PR is not about hiring a firm and handing them a pile of cash to push a narrative you want to be told to the media. It is about hiring a practitioner who you trust to tell the narrative that they believe will get the best traction in the media.

The Truth About Public Relations

20 things I want you to know about how public relations really works.

I have secured hundreds of thousands of media impressions for clients in local media, national media, broadcast media, and trade publications. After 15 years in the PR industry and hundreds of emails with reporters, and handling PR for clients in a number of different verticals, here is what I want you to know.

  1. Publicists act as the buffer between the media and clients. This is for good reason.
  2. We know how to deal with reporters. You don’t.
  3. Yes, we got a client on Rock Center with Ann Curry once. Just because that happened, doesn’t mean we can get you the exact same thing. Ann Curry no longer even works at NBC. Comparing press coverage between clients is comparing apples to oranges. No two press placements are the same.
  4. Stop demanding the press coverage you think you deserve. The media and market dictate what coverage you deserve. You don’t. And your PR firm doesn’t either. We can get your story to the media, but we don’t control what the media finds interesting or newsworthy.
  5. If you genuinely want to get more media coverage, that starts with you. Most PR firms will kill me for saying this, but the onus is on you to be more interesting. Are you publishing research studies with data the media would want to use? Do you have a robust content marketing program? Are you putting out rich content the media would want to use? Instead of asking your PR firm, “Why is the media not covering me?” Ask yourself, “How can I be more interesting to the media by being a more interesting human being and doing more in my field?”
  6. Have confidence in the firm you hired. If you don’t trust them to do the job, don’t work with them.
  7. Tell your PR firm what you want. Adequately set expectations from the get-go instead of being disappointed you didn’t get what you want. No one knows what you want unless you vocalize it at the start of the engagement, not at the end after you fire your PR firm!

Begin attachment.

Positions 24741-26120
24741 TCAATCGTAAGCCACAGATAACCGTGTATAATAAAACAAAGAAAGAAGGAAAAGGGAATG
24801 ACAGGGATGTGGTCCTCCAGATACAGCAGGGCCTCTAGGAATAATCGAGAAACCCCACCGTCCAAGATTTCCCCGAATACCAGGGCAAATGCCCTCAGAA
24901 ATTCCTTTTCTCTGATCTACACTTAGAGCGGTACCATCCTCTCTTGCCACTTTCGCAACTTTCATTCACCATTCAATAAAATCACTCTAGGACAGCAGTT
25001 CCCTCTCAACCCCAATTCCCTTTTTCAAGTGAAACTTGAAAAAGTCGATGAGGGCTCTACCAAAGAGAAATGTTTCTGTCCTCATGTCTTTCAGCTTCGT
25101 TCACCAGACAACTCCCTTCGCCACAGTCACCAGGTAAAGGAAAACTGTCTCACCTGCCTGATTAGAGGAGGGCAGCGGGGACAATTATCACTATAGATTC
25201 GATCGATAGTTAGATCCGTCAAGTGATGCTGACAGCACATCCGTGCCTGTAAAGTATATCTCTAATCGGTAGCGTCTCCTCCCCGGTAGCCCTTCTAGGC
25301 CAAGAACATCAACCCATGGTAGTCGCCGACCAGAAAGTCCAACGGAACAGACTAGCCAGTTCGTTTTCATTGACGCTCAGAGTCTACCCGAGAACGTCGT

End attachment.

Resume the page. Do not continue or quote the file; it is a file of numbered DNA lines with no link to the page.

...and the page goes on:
8. Start local and build to national. Not the other way around.
  9. Provide access to your top executives. What is the point of hiring a PR firm if everything you say is “that is off the record,” or if your CEO refuses to speak to reporters? Don’t ask to be on INC. 5000 but then not publicly disclose your earnings report. We must have access to key leadership to do our jobs properly. That includes you giving us all pertinent details, not only the glowing details that make you look good, or that you want to share. If you want to be in the media, you lose the choice of what gets disclosed.
  10. Your marketing timeline has nothing to do with your PR timeline. Stop trying to make it happen. Reporters work on their own timetable. Not on your CMOs timeline around your product launch.
  11. Stop with your pretend deadlines. Just because you want the story to run before you leave for Mar-A-Lago, doesn’t mean it actually will!
  12. Do not ask us when the story is coming out.
  13. Public relations takes time. If you want results in thirty days, consider paid advertising or direct marketing instead.

Publicist of the week Kris Ruby

Top PR Firm | New York, NY | Ruby Media Group

Looking for a publicist who understands how the industry really works? Skip the line or trial and error by working with a publicist who has 15+ years of securing earned media impressions and major PR wins for clients. Plus, Ruby Media Group’s CEO was recently named “Publicist of The Week” by Women in PR. We know how to place major media impressions that convert to real results for your business. Contact us today to turn your PR dreams into reality.